F Heritage History | Story of the Romans by Helene Guerber
Contents 
Front Matter The First Settlers Escape from the Burning City The Clever Trick The Boards Are Eaten The Wolf and the Twins Romulus Builds Rome The Maidens Carried Off Union of Sabines and Romans Death of Romulus Strange Signs of the Romans The Quarrel with Alba The Horatii and Curiatii Tarquin and the Eagle The Roman Youths The King Outwitted The Murder of Tarquin The Ungrateful Children The Mysterious Books Tarquin's Poppies The Oracle of Delphi The Death of Lucretia The Stern Father A Roman Triumph A Roman Triumph (Cont.) Defense of the Bridge The Burnt Hand The Twin Gods The Wrongs of the Poor Fable of the Stomach The Story of Coriolanus The Farmer Hero The New Laws Death of Virginia Plans of a Traitor A School-Teacher Punished Invasion of the Gauls The Sacred Geese Two Heroes of Rome Disaster at Caudine Forks Pyrrhus and His Elephants The Elephants Routed Ancient Ships Regulus and the Snake Hannibal Crosses the Alps The Romans Defeated The Inventor Archimedes The Roman Conquests Destruction of Carthage Roman Amusements The Jewels of Cornelia Death of Tiberius Gracchus Caius Gracchus Jugurtha, King of Numidia The Barbarians The Social War The Flight of Marius The Proscription Lists Sertorius and His Doe Revolt of the Slaves Pompey's Conquests Conspiracy of Catiline Caesar's Conquests Crossing of the Rubicon Battle of Pharsalia The Death of Caesar The Second Triumvirate The Vision of Brutus Antony and Cleopatra The Poisonous Snake The Augustan Age Death of Augustus Varus Avenged Death of Germanicus Tiberius Smothered The Wild Caligula Wicked Wives of Claudius Nero's First Crimes Christians Persecuted Nero's Cruelty Two Short Reigns The Siege of Jerusalem The Buried Cities The Terrible Banquet The Emperor's Tablets The Good Trajan Trajan's Column The Great Wall Hadrian's Death Antoninus Pius The Model Pagan Another Cruel Emperor An Unnatural Son The Senate of Women The Gigantic Emperor Invasion of the Goths Zenobia, Queen of Palmyra A Prophecy Fulfulled First Christian Emperor Roman Empire Divided An Emperor's Penance Sieges of Rome End of the Western Empire

Story of the Romans - Helene Guerber




The Murder of Tarquin

Tarquin was called upon to wage many wars during his reign. He once brought home a female prisoner, whom he gave to his wife as a servant. This was nothing unusual, for Romans were in the habit of making slaves of their war prisoners, who were forced to spend the rest of their lives in serving their conquerors.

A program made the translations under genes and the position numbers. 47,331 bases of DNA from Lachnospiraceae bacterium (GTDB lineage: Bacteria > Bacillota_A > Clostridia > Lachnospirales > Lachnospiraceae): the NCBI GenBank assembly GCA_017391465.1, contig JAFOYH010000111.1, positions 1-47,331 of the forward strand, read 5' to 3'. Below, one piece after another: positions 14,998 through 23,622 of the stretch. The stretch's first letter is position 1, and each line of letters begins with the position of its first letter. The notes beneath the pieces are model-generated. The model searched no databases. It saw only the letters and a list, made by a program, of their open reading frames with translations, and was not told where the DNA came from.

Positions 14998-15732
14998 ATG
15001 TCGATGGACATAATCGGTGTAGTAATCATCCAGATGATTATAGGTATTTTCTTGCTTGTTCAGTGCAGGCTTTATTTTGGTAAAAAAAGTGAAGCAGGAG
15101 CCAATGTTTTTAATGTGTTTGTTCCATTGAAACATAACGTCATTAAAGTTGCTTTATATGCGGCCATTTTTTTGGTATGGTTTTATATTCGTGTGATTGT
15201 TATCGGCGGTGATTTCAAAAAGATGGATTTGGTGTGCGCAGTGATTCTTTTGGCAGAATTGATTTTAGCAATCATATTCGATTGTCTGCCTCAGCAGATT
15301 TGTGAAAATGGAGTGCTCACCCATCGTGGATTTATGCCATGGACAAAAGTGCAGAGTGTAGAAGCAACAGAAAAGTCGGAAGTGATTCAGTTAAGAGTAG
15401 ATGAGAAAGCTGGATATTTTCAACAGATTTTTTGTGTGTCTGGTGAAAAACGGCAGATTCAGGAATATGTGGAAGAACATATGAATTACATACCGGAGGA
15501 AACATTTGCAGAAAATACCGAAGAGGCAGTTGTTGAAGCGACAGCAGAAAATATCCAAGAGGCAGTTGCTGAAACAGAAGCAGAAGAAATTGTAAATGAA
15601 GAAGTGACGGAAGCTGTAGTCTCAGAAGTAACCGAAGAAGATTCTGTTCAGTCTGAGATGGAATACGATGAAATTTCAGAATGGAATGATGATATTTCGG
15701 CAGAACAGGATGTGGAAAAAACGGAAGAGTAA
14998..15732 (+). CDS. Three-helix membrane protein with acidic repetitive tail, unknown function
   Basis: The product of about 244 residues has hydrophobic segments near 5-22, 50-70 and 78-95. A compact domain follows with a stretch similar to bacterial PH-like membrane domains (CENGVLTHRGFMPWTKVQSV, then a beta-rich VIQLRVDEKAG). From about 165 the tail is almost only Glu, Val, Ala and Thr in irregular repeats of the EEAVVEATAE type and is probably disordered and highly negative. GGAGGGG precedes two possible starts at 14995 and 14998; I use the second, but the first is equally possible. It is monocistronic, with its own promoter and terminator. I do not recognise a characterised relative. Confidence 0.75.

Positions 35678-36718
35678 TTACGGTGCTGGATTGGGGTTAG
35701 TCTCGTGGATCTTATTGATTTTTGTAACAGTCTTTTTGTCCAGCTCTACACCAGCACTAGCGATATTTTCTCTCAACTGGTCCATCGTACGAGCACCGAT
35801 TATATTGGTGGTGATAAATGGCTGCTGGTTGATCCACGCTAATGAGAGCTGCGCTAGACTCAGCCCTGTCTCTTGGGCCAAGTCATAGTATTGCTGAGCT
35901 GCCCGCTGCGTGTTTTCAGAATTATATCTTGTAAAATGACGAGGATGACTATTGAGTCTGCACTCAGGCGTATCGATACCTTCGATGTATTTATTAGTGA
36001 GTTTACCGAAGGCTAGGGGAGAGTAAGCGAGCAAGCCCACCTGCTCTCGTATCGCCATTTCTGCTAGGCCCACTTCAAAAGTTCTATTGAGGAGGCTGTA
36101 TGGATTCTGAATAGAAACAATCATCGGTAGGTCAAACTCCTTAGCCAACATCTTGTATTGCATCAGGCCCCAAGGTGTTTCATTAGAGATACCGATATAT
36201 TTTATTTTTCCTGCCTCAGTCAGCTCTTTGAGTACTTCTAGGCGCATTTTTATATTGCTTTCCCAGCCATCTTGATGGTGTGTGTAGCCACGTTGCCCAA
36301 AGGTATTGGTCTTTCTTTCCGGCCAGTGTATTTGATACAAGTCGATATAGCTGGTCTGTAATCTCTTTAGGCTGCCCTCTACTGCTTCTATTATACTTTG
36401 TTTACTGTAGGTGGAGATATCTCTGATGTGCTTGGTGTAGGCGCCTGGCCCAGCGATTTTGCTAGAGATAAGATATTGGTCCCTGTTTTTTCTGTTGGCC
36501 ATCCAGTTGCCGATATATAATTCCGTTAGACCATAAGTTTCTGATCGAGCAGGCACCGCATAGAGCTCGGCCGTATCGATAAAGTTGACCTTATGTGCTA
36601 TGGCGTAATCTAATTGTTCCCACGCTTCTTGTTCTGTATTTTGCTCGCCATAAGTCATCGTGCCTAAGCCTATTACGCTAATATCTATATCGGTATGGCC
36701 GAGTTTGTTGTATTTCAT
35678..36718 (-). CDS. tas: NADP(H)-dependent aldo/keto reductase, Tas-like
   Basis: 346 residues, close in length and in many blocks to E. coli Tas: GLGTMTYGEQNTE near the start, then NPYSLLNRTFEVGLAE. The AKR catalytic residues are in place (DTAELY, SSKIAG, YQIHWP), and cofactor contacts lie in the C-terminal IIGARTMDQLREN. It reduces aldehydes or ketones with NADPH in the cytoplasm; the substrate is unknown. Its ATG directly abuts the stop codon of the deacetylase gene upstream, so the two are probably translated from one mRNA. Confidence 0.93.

Shortly after her arrival in Tarquin's house, this woman gave birth to a little boy; and Tanaquil, watching the babe one day, was surprised to see a flame hover over its head without doing it any harm. Now Tanaquil was very superstitious, and fancied that she could tell the meaning of every sign that she saw. She at once exclaimed that she knew the child was born to greatness; and she adopted him as her own son, calling him Servius Tullius.

The child of a slave thus grew up in the king's house, and when he had reached manhood he married Tanaquil's daughter. This marriage greatly displeased the sons of Ancus Martius. The young princes had hoped that they would be chosen kings as soon as Tarquin died; but they saw that Servius Tullius was always preferred to them. They now began to fear that he would inherit the throne, and they soon learned to hate him.

To prevent Servius from ever being king, they resolved to get rid of Tarquin and to take possession of the crown before their rival had any chance to get ahead of them. A murderer was hired to kill the king; and as soon as he had a good chance, he stole into the palace and struck Tarquin with a hatchet.

As the murderer fled, Tarquin sank to the ground; but in spite of this sudden attempt to murder her husband, Tanaquil did not lose her presence of mind. She promptly had him placed upon a couch, where he died a few moments later. Then she sent word to the senate that Tarquin was only dangerously ill, and wished Servius to govern in his stead until he was better.

She managed so cleverly, that no one suspected that the king was dead. The sons of Ancus Martius fled from Rome when they heard that Tarquin was only wounded, and during their absence Servius Tullius ruled the Romans for more than a month.

He was so wise and careful in all his dealings with the people that they elected him as the sixth king of Rome, when they finally learned that Tarquin was dead. It was thus that the two wicked princes lost all right to the kingdom which they had tried to obtain by such a base crime as murder.